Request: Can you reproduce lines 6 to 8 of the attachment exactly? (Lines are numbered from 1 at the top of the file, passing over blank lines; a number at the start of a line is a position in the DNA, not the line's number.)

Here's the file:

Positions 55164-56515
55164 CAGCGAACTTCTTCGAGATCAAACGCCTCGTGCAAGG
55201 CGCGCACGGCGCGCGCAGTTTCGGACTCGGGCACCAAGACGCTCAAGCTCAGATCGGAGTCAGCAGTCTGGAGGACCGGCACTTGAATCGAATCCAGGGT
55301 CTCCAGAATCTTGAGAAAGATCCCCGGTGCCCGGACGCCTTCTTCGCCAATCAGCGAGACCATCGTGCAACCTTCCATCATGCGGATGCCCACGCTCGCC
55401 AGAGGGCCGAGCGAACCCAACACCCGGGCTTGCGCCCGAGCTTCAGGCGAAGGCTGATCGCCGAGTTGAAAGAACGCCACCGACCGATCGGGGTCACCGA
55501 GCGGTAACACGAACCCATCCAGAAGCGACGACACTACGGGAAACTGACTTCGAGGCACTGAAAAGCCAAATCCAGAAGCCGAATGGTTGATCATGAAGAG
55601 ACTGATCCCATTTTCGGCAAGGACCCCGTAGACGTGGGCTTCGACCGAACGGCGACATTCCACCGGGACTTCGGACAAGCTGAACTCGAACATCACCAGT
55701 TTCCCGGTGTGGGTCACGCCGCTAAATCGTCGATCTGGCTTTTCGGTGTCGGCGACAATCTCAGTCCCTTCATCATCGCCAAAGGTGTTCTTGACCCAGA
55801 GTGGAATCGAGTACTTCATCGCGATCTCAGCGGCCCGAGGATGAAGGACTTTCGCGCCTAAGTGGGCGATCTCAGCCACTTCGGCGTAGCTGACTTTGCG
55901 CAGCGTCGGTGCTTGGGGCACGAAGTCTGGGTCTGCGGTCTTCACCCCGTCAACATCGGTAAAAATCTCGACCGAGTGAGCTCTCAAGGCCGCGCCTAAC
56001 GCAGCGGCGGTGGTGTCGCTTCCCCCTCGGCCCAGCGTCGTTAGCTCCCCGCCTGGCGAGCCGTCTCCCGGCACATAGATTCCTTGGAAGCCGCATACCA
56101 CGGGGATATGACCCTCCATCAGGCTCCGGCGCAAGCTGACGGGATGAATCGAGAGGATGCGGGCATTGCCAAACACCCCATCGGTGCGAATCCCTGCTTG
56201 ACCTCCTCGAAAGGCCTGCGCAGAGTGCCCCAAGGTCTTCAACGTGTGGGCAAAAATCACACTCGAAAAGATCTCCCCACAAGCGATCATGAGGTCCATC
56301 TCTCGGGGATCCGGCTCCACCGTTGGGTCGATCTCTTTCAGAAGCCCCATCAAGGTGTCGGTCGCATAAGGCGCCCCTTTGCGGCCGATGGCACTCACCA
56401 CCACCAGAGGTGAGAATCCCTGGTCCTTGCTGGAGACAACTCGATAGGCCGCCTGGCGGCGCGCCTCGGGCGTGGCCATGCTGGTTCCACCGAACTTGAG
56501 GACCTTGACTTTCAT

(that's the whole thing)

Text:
55501 GCGGTAACACGAACCCATCCAGAAGCGACGACACTACGGGAAACTGACTTCGAGGCACTGAAAAGCCAAATCCAGAAGCCGAATGGTTGATCATGAAGAG
55601 ACTGATCCCATTTTCGGCAAGGACCCCGTAGACGTGGGCTTCGACCGAACGGCGACATTCCACCGGGACTTCGGACAAGCTGAACTCGAACATCACCAGT
55701 TTCCCGGTGTGGGTCACGCCGCTAAATCGTCGATCTGGCTTTTCGGTGTCGGCGACAATCTCAGTCCCTTCATCATCGCCAAAGGTGTTCTTGACCCAGA